Friday, March 27, 2015

De Value


1.  Speaking for myself, I've had more than enough of political economy and political economists. Political economy is of a whole, and that whole is capitalism; political economists, in particular radical political economists are those who radically labor to prove that the alternative to capitalism is of course "radical" capitalism.  Here's an experiment:  take all the radical political economists in the world (starting with those clustering in Greece) put them all in one bag; shake bag; turn bag over.  What comes out?  Nothing. There's nothing there.  End of experiment. Political economy is the original zero-sum.

2. Speaking for myself, if I never hear the words "fictitious capital" again,  I'll be positively grateful.  Really.  And if I never hear a political economist uttering the words "fictitious capital" again... well can one person even expect so much good fortune in a single lifetime?  Obviously not, but that's the point, isn't it?  To not hear a radical political economist talking about non-existent capital capital is such good fortune that it could only occur in the end of the lifetime of a class, the bourgeois class.  It takes more than a village to raze radical political economy and it's "go to" explanation, fictitious capital. It takes a revolution.

3. But, and there's always a but, this thing, er.. this relation, called a revolution just doesn't happen overnight, spontaneously, miraculously.  We need to bend the stick in order to break it, and we are supposed to be all about breaking the stick, not making  a better stick, or putting a better stick into  "better hands."  That's what radical political economists think they are doing, making a better stick, and finding better hands.

4. So here's the thing, er.. the relation, and it's not that fictitious capital doesn't exist.  It always exists.   It's part and parcel, inherent to, immanent in capital, in that capital has no life, no existence, separate and apart from the expansion of value; apart from its self-expansion.  Ergo, hence, therefore any interruption or disruption in the accumulation process, in the process of reproduction, of capital makes all capital fictitious, more or less.  The difference is circumstantial, not determining.

5. So... when they, the radical political economists, are talking "fictitious capital," they think they're  talking debt, or credit, same-same. When Marx talks credit, he's talking about relation embedded in, determined by, the different turnover times of different capitals that somehow have to be reconciled, smoothed, averaged in order for exchange to exist period. Period.

6. Turnover times are the production times and the circulation times of the various capitals.  Now as capital accumulates, in particular as greater portions of expanded value are embedded into the fixed assets, the fixed capital of value production, the portion of value transferred from the fixed assets to any individual commodity decreases.  The time necessary for the turnover of the total capital embedded in production increases.

The time for the system as a whole is made up of individual times for the individual capitals which are necessarily asynchronous.  There is no "harmony," "balance," "equilibrium"  in capital.  Accumulation is realized only through an "uneven" distribution of the total surplus produced in dynamic disequilibrium where capitals are of different sizes, different efficiencies, with different ratios.  Credit/debt embody and reproduce this disequilibrium in, and because of, their "bridging" function of advancing money.  Rather than representing a "fictitious" quantity, credit/debit represent the real quality of capital-- production of, by, and for exchange value; production subjugated to aggrandizement of  value.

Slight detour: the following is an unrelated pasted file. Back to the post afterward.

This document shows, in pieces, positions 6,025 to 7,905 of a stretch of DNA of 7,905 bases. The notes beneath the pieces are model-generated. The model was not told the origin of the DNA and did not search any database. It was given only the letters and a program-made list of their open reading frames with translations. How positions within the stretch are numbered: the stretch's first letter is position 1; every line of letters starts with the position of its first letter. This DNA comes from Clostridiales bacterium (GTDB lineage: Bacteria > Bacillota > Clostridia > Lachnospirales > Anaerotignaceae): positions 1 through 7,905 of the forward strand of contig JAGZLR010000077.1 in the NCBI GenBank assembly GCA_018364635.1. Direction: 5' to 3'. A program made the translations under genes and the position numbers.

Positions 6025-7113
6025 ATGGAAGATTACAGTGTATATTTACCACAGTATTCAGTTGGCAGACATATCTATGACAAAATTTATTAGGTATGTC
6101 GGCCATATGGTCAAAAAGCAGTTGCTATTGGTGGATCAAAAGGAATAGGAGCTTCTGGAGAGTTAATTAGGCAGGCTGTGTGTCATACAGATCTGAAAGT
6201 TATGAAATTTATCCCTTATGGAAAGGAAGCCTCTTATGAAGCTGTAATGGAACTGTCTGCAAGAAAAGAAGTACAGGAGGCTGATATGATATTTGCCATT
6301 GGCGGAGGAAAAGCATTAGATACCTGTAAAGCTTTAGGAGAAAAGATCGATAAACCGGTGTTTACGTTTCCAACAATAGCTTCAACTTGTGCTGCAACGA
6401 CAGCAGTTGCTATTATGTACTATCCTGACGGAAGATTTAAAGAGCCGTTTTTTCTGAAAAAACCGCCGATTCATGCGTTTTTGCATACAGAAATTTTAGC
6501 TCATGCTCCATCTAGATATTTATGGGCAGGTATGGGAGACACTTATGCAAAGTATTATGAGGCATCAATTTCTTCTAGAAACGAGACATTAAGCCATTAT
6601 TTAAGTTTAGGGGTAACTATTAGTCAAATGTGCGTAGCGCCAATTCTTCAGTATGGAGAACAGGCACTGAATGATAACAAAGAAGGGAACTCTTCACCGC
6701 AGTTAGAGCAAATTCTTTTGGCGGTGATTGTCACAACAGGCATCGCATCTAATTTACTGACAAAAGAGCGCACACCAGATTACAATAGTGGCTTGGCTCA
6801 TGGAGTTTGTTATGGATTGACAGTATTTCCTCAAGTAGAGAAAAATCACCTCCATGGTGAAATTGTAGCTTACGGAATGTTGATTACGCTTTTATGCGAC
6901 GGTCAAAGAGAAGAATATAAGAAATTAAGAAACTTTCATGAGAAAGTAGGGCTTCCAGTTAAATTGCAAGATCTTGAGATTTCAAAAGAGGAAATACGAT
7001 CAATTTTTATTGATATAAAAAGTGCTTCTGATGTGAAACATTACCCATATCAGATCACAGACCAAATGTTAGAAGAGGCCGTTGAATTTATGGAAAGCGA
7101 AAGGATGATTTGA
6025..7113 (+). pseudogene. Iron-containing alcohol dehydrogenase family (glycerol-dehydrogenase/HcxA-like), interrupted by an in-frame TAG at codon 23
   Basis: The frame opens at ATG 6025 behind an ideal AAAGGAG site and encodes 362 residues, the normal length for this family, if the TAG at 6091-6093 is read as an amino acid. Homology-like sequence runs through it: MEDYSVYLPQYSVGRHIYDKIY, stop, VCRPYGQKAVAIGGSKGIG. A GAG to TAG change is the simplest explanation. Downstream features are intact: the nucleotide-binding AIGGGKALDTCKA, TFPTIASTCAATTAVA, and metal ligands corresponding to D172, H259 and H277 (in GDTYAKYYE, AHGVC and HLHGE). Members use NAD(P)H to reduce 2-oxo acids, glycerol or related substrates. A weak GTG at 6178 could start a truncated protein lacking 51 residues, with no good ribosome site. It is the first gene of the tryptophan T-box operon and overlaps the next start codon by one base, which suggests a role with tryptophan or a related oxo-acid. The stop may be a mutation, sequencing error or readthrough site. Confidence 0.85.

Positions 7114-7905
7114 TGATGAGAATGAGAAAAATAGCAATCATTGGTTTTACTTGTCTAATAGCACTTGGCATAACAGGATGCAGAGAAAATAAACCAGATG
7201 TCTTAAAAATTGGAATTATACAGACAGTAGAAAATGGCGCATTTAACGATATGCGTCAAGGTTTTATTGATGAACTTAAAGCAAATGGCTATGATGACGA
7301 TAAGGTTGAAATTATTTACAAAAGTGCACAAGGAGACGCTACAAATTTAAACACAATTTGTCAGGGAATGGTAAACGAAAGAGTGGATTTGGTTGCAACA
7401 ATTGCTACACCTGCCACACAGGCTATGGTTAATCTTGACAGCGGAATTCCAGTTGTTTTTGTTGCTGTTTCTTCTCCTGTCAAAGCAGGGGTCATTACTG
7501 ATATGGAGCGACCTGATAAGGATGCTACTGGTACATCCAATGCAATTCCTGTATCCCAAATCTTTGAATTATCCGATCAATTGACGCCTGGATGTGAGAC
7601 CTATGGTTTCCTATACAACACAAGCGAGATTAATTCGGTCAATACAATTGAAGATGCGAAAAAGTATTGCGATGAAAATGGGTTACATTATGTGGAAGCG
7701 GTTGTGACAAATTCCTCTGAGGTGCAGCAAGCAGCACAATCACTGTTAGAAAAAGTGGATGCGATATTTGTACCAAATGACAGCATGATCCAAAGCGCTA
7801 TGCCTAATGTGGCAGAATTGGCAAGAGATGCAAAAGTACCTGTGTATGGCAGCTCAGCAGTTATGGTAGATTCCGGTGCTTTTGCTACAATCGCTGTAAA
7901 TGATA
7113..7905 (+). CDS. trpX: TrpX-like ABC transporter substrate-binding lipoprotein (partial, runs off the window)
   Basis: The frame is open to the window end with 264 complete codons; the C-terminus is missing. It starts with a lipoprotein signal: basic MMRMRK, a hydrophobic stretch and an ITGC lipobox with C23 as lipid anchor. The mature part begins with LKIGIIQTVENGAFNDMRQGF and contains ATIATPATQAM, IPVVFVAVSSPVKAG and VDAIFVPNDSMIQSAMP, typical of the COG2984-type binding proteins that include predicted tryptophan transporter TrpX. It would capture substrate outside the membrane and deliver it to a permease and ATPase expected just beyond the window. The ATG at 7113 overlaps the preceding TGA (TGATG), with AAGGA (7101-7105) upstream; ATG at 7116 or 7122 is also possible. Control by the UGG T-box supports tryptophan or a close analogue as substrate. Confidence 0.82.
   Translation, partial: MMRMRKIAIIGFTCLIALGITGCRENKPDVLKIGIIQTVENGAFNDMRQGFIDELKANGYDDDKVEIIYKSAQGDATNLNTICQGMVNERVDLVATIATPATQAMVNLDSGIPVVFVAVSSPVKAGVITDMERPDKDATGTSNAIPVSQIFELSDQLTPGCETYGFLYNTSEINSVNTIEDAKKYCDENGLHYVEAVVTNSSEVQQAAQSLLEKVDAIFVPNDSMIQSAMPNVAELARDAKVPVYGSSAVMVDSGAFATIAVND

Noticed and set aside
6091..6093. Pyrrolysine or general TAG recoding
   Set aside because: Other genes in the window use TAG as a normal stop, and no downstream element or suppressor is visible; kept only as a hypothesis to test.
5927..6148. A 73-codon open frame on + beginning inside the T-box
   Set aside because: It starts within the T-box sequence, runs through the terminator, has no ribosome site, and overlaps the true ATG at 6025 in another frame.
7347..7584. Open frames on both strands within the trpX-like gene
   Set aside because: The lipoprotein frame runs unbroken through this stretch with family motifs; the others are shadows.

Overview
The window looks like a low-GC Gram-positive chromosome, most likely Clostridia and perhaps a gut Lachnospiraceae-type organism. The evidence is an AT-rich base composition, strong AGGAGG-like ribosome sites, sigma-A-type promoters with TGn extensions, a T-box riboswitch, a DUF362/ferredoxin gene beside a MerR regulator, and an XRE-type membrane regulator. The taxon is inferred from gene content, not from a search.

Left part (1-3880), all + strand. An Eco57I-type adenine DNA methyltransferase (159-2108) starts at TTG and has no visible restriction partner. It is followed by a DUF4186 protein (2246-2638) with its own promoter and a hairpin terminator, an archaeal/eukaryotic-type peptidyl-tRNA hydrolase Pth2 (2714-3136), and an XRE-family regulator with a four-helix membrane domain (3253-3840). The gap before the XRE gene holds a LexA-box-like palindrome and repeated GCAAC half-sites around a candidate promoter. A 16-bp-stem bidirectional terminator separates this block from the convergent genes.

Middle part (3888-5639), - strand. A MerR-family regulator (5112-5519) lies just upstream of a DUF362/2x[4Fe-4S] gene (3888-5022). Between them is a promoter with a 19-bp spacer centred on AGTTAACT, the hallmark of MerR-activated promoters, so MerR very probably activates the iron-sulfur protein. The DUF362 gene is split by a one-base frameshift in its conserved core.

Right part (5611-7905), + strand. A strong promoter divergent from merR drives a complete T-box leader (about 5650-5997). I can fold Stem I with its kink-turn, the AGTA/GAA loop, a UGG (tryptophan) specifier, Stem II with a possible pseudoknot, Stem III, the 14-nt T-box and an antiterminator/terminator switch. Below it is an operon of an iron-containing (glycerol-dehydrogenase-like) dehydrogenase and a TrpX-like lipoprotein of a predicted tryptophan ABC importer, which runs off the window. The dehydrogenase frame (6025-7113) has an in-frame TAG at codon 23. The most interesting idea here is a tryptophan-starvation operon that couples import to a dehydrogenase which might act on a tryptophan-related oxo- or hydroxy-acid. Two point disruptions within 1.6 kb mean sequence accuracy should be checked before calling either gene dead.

7. The iterations of credit/debt-- stocks, bonds, notes, syndicated loans, private equity, asset-backed securities, derivatives based on the future performance of stocks, bonds, loans, ABS, etc-- "advance" as the value mass of fixed assets accrues, as capital expands, as profits increase.  The notion that "self-financing" of industry represents some sort of "healthy" or "productive" condition is pretty much nonsense, primitivist nonsense.

8. The radical political economists ascribe an all powerful role and function to "fictitious capital."  When capital is expanding, the expansion is the product of "fictitious capital."  When capital contracts, the contraction is the result of "fictitious capital."  The source for capital's cycle, in fact for its very existence-- the exploitation of wage-labor; the compulsory organization of labor-power as a commodity, as a value for exchange-- is usurped by, and attributed to the volumes of  "fictitious capital."   Actually, "fictitious capital" is the radical political economist equivalent of "supply and demand"-- answers everything, explains nothing.

9. Consider this: the maritime shipping industry, and the ship-building industry, have been dire straits (pardon the pun) since 2008.  Massive sums were invested in the ships and the ship-building, between 2004 and 2008, far more massive sums than can be generated by profits in any single year.  So where does the money come from?  From the profits accrued through all previous years by other capitals that are held/circulated in the capital markets.  And those sums are in turn secured not by the assets, the ships built, delivered, in service, and anticipated to be in service, but by the value of those assets

For the shipbuilding enterprises,  those sums are secured by the values of the shipyards assets, the values of cranes, supplies of steel, aluminum, copper, microprocessors necessary for production...and by the value of the  ships being built on contract.